To start, how can a person who has had the tragic experience of being robbed feel better about what happened because they got paid back the money that was taken. There is such a high standard of the value of money that people believe that a simple payment can be of use. Fine, a payment has been made and everything is “fixed”, but then what happens when the victim of a robbery has to walk home again alone late at night? Will there ever be the confidence that nothing bad will happen again? Or will there always be the lingering thought that there is someone who wants to cause harm? Either way, it shows the values of the judicial system oppose to trying to make a difference in a person’s life there is an easier way to handle it. If all debts are paid and those who have broken a law are incarcerated then the problem is done. Almost as if the problem is just being swept under the rug in hopes that with all criminals in jail there will be no one left to cause harm.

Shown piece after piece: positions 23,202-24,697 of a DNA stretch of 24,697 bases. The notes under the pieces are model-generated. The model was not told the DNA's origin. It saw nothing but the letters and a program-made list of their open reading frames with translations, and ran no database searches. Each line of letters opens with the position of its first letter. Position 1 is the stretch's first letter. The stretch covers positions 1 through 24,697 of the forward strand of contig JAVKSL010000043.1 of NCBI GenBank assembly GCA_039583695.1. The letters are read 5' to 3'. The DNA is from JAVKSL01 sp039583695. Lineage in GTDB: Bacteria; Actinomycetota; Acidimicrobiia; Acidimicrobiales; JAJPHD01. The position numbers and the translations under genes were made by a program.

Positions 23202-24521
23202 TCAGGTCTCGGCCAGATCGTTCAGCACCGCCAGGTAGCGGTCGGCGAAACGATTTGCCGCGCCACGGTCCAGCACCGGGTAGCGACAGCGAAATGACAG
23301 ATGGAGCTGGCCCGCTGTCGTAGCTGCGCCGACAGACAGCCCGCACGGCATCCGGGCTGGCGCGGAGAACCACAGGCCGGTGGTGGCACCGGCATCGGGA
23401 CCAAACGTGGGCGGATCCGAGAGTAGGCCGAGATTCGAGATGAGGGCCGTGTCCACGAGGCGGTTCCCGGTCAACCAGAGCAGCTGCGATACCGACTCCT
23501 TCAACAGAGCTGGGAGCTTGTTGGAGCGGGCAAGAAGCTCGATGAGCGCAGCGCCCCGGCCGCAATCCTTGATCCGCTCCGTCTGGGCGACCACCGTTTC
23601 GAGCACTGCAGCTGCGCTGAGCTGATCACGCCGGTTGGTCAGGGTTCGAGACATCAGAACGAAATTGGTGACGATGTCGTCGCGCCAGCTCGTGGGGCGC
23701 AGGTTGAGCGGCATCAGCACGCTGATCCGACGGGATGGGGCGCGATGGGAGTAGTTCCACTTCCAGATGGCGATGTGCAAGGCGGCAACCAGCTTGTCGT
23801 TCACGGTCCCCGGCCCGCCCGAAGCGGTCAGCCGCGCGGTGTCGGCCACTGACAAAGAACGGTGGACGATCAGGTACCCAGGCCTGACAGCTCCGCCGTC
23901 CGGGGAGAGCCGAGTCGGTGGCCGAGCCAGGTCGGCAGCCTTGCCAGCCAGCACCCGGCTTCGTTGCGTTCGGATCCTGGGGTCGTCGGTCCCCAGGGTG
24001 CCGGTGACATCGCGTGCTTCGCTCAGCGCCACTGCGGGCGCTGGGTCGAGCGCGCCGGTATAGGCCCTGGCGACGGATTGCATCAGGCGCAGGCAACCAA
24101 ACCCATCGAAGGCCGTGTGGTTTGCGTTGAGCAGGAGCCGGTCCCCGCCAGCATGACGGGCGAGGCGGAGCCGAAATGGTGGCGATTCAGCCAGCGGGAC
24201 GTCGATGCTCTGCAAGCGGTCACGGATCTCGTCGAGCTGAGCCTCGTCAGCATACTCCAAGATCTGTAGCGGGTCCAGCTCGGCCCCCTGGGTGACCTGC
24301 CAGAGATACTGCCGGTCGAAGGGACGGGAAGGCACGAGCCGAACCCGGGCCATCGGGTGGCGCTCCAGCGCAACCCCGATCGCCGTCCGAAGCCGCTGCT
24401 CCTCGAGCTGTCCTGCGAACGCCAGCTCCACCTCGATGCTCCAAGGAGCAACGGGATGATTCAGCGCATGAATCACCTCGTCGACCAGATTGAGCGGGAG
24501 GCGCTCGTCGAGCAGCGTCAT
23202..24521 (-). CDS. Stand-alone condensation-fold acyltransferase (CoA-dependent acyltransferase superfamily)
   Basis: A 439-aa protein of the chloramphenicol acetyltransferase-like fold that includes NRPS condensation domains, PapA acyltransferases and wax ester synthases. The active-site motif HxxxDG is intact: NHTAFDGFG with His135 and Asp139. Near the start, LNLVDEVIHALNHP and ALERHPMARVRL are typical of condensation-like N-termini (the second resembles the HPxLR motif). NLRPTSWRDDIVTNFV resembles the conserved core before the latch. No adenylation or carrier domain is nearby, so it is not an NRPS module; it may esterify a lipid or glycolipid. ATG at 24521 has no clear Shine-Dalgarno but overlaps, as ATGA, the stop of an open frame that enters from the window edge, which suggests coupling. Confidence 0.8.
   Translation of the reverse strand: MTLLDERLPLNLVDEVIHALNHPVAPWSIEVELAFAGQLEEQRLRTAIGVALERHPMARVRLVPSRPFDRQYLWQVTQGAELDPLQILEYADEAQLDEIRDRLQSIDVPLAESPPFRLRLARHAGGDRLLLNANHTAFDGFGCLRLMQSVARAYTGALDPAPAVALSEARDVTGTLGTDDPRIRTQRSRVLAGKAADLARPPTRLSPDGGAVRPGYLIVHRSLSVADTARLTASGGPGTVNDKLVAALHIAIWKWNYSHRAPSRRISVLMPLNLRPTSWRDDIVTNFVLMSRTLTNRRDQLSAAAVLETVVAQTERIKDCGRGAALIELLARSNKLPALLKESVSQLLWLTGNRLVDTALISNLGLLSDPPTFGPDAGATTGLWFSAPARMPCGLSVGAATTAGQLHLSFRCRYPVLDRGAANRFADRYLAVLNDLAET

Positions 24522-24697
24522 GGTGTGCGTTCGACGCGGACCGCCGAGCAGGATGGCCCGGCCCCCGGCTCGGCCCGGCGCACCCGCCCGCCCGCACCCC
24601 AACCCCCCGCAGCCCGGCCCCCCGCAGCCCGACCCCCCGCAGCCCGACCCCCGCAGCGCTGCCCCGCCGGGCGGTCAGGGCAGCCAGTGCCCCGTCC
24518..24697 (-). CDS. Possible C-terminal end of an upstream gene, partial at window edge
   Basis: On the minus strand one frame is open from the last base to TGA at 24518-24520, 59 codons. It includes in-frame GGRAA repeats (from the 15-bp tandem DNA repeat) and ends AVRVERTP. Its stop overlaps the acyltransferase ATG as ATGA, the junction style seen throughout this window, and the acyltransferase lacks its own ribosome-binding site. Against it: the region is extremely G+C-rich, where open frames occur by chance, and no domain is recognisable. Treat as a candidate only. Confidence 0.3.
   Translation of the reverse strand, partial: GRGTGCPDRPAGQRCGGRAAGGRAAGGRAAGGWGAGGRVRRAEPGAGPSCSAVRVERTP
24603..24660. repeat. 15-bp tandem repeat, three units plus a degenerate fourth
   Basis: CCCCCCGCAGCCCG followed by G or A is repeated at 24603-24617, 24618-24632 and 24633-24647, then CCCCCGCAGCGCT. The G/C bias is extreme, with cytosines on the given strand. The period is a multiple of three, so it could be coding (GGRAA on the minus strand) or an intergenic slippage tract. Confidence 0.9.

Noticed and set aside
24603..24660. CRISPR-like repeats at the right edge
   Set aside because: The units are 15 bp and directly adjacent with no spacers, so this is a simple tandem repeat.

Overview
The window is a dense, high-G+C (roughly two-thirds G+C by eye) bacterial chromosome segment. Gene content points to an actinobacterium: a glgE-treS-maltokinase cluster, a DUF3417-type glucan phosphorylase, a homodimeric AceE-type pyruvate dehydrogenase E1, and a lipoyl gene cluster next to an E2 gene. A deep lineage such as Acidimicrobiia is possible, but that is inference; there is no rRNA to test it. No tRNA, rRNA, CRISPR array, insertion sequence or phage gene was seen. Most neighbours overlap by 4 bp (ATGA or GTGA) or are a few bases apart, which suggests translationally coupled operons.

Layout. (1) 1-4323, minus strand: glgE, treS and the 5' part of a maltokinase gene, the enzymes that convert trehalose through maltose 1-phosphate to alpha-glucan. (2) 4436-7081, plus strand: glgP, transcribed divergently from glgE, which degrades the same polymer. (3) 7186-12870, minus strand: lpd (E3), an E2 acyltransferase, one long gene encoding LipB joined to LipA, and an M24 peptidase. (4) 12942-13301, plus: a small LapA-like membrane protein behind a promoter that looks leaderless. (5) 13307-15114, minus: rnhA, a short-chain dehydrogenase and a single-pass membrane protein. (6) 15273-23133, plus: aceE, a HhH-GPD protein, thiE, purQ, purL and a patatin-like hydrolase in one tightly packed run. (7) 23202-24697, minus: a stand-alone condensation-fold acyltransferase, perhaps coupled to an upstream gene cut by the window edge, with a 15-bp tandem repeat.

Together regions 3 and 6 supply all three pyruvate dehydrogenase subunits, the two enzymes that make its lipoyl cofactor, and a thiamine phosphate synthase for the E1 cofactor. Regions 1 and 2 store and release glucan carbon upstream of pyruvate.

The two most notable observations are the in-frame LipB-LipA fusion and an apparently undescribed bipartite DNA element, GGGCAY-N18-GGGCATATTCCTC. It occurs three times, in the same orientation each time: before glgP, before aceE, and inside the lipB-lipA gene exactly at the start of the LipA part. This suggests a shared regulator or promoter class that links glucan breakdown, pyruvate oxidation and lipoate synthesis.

Then what happens to the people who get caught and sentenced to jail time? The likelihood of a convict going to prison and coming out mended of their problems is very slim. There is no real attempt to try and fix the piece of society which is the most broken, there is always a reason for a person to have done a crime. A jail cell, with only a couple hours a day to go outside is no way for a person to rebuild their social skills or to help them be set to return to normal society. This is the reason why there are so any repeat offenders in the world. A problem that is overlooked because this person harmed someone else, but who or what harmed them? Unlike a car a person can’t just be sent to a shop, in this case, jail, to be fixed up and sent back out to work as new. People can’t just toss on random parts to a person and hope these lessons will teach them not to commit crimes and to just fit into normal society. As Spelman puts it, “That’s one of the differences between fixing inanimate objects and mending human relationships: The car you wrecked doesn’t need your forgiveness in order to be fixed” (Spelman 85). This a point that is repeated several times throughout the book because of the relativity of the issue. It is what make the entire book come together. Spelman needed to explain in detail the importance of fixing man-made objects in order to further show the importance of maintaining these positive human relations. This is used to highlight the incredible difficulty of repairing a broken relationship or a broken person. Criminals are the perfect example of a broken person, because what makes them different from anyone else? Yet they are treated just like the outside, with no sense of any attempt to rehabilitate them.